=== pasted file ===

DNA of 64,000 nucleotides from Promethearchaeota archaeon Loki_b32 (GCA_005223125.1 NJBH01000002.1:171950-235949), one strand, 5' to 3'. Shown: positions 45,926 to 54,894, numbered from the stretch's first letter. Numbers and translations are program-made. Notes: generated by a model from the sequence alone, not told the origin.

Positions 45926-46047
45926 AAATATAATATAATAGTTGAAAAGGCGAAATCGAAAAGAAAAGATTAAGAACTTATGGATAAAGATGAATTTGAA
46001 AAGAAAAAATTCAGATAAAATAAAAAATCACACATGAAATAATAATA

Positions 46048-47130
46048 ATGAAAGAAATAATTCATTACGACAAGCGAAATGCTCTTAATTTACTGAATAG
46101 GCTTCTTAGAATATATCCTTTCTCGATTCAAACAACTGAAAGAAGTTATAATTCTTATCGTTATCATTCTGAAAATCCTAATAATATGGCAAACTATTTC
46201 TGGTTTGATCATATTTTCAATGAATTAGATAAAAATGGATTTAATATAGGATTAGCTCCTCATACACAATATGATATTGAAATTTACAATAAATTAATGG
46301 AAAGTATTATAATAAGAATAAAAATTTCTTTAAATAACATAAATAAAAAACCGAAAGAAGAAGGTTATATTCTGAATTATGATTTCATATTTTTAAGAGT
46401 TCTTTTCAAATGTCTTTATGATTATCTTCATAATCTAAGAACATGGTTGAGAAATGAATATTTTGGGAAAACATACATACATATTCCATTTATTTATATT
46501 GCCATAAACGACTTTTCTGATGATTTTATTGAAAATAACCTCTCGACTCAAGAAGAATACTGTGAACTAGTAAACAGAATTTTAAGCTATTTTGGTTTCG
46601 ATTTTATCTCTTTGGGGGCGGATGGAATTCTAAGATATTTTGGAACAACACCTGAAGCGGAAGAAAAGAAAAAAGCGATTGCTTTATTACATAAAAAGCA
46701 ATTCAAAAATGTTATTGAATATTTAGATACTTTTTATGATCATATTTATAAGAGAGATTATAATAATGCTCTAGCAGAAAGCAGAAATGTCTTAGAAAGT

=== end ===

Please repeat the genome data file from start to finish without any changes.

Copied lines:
DNA of 64,000 nucleotides from Promethearchaeota archaeon Loki_b32 (GCA_005223125.1 NJBH01000002.1:171950-235949), one strand, 5' to 3'. Shown: positions 45,926 to 54,894, numbered from the stretch's first letter. Numbers and translations are program-made. Notes: generated by a model from the sequence alone, not told the origin.

Positions 45926-46047
45926 AAATATAATATAATAGTTGAAAAGGCGAAATCGAAAAGAAAAGATTAAGAACTTATGGATAAAGATGAATTTGAA
46001 AAGAAAAAATTCAGATAAAATAAAAAATCACACATGAAATAATAATA

Positions 46048-47130
46048 ATGAAAGAAATAATTCATTACGACAAGCGAAATGCTCTTAATTTACTGAATAG
46101 GCTTCTTAGAATATATCCTTTCTCGATTCAAACAACTGAAAGAAGTTATAATTCTTATCGTTATCATTCTGAAAATCCTAATAATATGGCAAACTATTTC
46201 TGGTTTGATCATATTTTCAATGAATTAGATAAAAATGGATTTAATATAGGATTAGCTCCTCATACACAATATGATATTGAAATTTACAATAAATTAATGG
46301 AAAGTATTATAATAAGAATAAAAATTTCTTTAAATAACATAAATAAAAAACCGAAAGAAGAAGGTTATATTCTGAATTATGATTTCATATTTTTAAGAGT
46401 TCTTTTCAAATGTCTTTATGATTATCTTCATAATCTAAGAACATGGTTGAGAAATGAATATTTTGGGAAAACATACATACATATTCCATTTATTTATATT
46501 GCCATAAACGACTTTTCTGATGATTTTATTGAAAATAACCTCTCGACTCAAGAAGAATACTGTGAACTAGTAAACAGAATTTTAAGCTATTTTGGTTTCG
46601 ATTTTATCTCTTTGGGGGCGGATGGAATTCTAAGATATTTTGGAACAACACCTGAAGCGGAAGAAAAGAAAAAAGCGATTGCTTTATTACATAAAAAGCA
46701 ATTCAAAAATGTTATTGAATATTTAGATACTTTTTATGATCATATTTATAAGAGAGATTATAATAATGCTCTAGCAGAAAGCAGAAATGTCTTAGAAAGT